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George Whitefield and the Creation of America
Patriots. Founding Fathers. Revolutionaries. For many Americans, the colonial heroes deserve special celebratory reverence. Yet while Washington's leadership, Franklin's writings, and Revere's ride captivate us, the inspiration and influence George Whitefield instilled within the revolutionary spirits of early Americans is regrettably unknown.
In this refreshing biography, Jerome Dean Mahaffey deftly moves beyond Whitefield's colonial celebrity to show how his rhetoric and ministry worked for freedom, situating Whitefield alongside the most revolutionary founders. As this Anglican revivalist traveled among the colonies, he delivered exhilarating sermons deeply saturated with political implications—freedom from oppression, civil justice, communal cooperation. Whitefield helped to encourage in his listeners a longing for a new, uniquely American nationalism.
The Accidental Revolutionary tells the story of this forgotten founder, who may not have realized the repercussions of his words as he spoke them. Now, Mahaffey delicately shows that Whitefield converted colonists not just to Christianity but to a renewed sense of unification that ultimately made possible the American Revolution.
A New Translation
Francois Bovon and Christopher Matthews utilize manuscript evidence gathered within the last half-century to provide a new translation of the apocryphal Acts of Philip. Discovered by Bovon in 1974 at the Xenophontos monastery in Greece, the manuscript is widely known as one of the most unabridged copies of the Acts yet discovered. Bovon and Matthews' new translation incorporates this witness to the Greek text, which sheds new light on the history of earliest Christianity.
Secularity, Globalization, and the Reenchantment of the World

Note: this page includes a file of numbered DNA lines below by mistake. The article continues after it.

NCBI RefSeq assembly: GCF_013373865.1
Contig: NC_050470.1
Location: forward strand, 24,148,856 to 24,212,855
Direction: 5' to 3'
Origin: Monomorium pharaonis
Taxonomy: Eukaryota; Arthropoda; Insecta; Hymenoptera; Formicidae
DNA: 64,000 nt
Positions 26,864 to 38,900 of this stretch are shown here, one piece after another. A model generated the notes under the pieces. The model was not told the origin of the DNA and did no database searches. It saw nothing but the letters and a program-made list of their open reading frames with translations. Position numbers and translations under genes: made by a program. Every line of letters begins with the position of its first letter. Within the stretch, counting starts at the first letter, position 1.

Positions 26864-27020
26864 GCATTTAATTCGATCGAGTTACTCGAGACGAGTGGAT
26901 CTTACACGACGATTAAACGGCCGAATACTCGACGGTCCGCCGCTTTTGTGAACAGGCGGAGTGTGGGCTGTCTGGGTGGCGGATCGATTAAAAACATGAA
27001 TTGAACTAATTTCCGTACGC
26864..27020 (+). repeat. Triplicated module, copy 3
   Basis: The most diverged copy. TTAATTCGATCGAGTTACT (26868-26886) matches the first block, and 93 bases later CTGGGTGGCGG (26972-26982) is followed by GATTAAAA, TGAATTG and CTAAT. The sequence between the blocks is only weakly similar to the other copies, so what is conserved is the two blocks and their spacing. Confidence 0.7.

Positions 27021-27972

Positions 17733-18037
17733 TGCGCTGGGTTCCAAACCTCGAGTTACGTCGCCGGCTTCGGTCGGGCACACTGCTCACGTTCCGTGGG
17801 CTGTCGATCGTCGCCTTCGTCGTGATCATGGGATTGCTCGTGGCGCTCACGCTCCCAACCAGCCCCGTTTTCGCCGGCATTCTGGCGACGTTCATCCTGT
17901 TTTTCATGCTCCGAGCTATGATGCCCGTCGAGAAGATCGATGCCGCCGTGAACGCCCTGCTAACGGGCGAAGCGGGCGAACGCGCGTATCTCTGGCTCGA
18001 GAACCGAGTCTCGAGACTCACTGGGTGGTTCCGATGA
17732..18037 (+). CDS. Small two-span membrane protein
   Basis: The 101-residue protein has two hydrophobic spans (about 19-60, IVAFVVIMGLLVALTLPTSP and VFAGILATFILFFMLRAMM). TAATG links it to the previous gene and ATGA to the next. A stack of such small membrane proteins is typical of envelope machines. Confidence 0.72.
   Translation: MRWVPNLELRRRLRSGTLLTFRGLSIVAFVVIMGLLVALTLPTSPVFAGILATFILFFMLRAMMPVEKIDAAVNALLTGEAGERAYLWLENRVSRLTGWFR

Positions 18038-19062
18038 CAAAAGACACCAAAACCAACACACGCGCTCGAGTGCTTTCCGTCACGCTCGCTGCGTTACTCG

After Modernity? addresses a cluster of questions and issues found at the nexus of globalization and religion. This unique volume examine various religious-especially Christian-evaluations of and responses to globalization. In particular, the book considers the links among globalization, capitalism and secularization-and the ways in which"religion"is (or can be) deployed to address a range of"hot button"topics. With cross-disciplinary analyses, the collection argues consistently for the necessity of a"post-secular"evaluation of globalization that unapologetically draws on the resources of Christian faith. The"conservative radicalism"represented in these contributions will resonate with a broad audience of scholars and citizens who seek to put faith into action.
A Language for Our Biotechnological Future
Biotechnological advancements during the last half-century have forced humanity to come to grips with the possibility of a post-human future. The ever-evolving opinions about how society should anticipate this biotechnological frontier demand a language that will describe our new future and discuss its ethics. After the Genome brings together expert voices from the realms of ethics, rhetoric, religion, and science to help lead complex conversations about end-of-life care, the relationship between sin and medicine, and the protection of human rights in a post-human world. With chapters on the past and future of the science-warfare narrative, the rhetoric of care and its effect on those suffering, black rhetoric and biotechnology, planning for the end of life, regenerative medicine, and more, After the Genome yields great insight into the human condition and moves us forward toward a genuinely humane approach to who we are and who we are becoming.
John Wesley and the Foundations of Christian Belief
In his day, John Wesley offered important insights on how to obtain knowledge of God that readily bears fruit in our own times. As premiere Wesleyan scholar William Abraham shows, Wesley's most famous spiritual experience is rife with philosophical significance and implications. Throughout, Abraham brings Wesley's works into fruitful conversation with some of the most important work in contemporary epistemology. Lyrically and succinctly he explores the simultaneous epistemological quest and spiritual pilgrimage that were central to Wesley and the Evangelical Revival of the eighteenth century. In so doing, he provides a learned and eye-opening meditation upon the relationship between reason and faith.
An Annotated Translation with Introduction and Theological Commentary